One of my favourite TV programmes at present is called The Repair Shop. Mr B says, darkly, that the extent of my fascination is directly related to the sheer number of precious objects I have dropped, smashed, chipped
or damaged in any number of ways and which I would dearly love to see back in their original state. As usual, he may have a point. He usually does, I have found.
case you have never watched The Repair Shop (and at the risk of turning today’s blog into a TV review) you need to know that it is filmed at the beautiful Weald & Downland Museum, which is almost local to us. Working in the Repair Shop - described
by one of the brilliantly talented craftsmen as “the workshop of dreams” - are some truly amazing people, specialising in the repair of clocks, or toys, of porcelain or furniture. Each and every one is so very humble about their talents as repairers.
I want to hug them when they tell the person collecting their damaged goods, now repaired to their original state, that they have really enjoyed bringing them back to life.
This week a woman brought in to the Repair Shop her toy panda in a sorry condition. He had been a present, she explained, from her father who died when she was only nine years old. Apparently toy pandas were very popular in the mid-Sixties which may
be why my dear Mum and Dad gave the Middle of the Darling Daughters a giant panda, rather than a teddy bear, when she was born. I was therefore already entranced even before the lovely Amanda and Julie (the toy repairers) set about putting Panda to rights.
When his owner came to collect him, looking splendid with a blue bow round his neck as a finishing touch; when she gathered him into her arms, tears in her eyes; when Amanda and Julie hugged her and said how much they had loved repairing him - well, I cried.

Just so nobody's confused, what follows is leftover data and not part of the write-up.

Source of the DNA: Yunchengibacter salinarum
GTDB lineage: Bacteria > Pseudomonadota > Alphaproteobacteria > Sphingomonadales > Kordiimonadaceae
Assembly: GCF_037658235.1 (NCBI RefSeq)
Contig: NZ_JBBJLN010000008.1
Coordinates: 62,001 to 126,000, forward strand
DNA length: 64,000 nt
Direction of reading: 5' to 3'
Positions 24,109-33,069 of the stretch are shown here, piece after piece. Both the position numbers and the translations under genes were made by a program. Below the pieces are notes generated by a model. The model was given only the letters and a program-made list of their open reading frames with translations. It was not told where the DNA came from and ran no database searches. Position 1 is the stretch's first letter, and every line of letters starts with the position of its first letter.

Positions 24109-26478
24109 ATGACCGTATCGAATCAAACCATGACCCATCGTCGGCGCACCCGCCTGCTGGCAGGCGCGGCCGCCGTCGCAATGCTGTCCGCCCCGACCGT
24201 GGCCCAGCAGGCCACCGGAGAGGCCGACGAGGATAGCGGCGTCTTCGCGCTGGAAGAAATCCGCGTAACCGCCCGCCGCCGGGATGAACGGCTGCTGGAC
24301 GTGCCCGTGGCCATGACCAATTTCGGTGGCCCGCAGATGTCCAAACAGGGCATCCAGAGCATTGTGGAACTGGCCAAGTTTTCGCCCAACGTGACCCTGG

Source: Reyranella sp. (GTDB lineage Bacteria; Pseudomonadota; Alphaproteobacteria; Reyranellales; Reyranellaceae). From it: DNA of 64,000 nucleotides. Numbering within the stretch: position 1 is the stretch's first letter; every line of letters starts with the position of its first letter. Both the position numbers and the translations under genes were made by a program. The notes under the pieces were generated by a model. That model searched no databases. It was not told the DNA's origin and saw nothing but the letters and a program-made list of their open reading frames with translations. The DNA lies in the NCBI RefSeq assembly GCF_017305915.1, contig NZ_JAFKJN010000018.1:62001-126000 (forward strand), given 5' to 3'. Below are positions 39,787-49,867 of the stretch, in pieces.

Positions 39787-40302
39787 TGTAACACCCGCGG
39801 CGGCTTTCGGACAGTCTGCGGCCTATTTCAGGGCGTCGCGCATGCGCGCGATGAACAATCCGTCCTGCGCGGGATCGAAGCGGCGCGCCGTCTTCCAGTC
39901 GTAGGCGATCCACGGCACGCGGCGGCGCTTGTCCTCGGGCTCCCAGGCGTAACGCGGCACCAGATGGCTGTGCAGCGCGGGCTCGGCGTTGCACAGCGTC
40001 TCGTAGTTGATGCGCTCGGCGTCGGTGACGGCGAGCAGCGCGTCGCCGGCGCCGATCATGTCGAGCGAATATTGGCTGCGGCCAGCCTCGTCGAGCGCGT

I shed even more tears than I do during Long Lost Family. Which is saying something.
Here’s Steve, the horologist, who wears two pairs of spectacles on his
nose all the better to see the intricacies of the clock and watch mechanisms he so carefully mends. And sweet Kristen who takes the shattered shards of many a vase or bowl and puts them back together, piece by damaged piece, matching glaze and paint until
you literally can’t see the joins. Plus the youngest of the craftspeople, Will, who restores furniture, smoothing the surfaces of each chest of drawers, desk or table with loving hands. “It’s been such a privilege restoring this!” they
always say to the owners who arrive to collect their beautifully restored possessions.
Most of the people who bring their treasures to be repaired have kept all
the pieces, just in case they might be magicked back together at some time. I have to admit that whenever I broke a treasured possession (which, sadly, happened rather a lot) I couldn’t bear to keep the evidence, taunting me with my clumsiness
for ever and a day. Out of sight, out of mind I used to think - but maybe I was wrong.
I am still mourning, for example, the beautiful china lamp my brother
bought me one birthday. It featured a little Dutch girl, in typical national costume, clogs and all, striking a cheeky pose with a broad smile on her sweet face. For years she stood on my bedside table, came with me to our first home when I married - but sadly
didn’t survive long in the presence of two lively babies. I’m sad, too, about the demise of the glass elephant my Mum and Dad bought me when I was embarking on my O Levels - an elephant never forgets, you know, what a splendid message when you
are struggling to revise. Why, oh why, was I born so clumsy?!
The lovely people in the Repair Shop never blame anyone for the damage inflicted on the objects they
receive into their care. It might be a rusty toy car to you and me - but it’s a thing of potential beauty to the craftspeople beavering away in the “workshop of dreams.”
It’s no wonder, really, that the programme makes me grizzle - the similarity with Long Lost Family is obvious, now I come to think of it. Both programmes deal with restoration, bringing missing people or possessions back into
the bosoms of their families.
Long lost, like my Dutch girl lamp and my glass elephant. But for the fortunate precious possessions featured on my favourite
TV programme, Lost No Longer...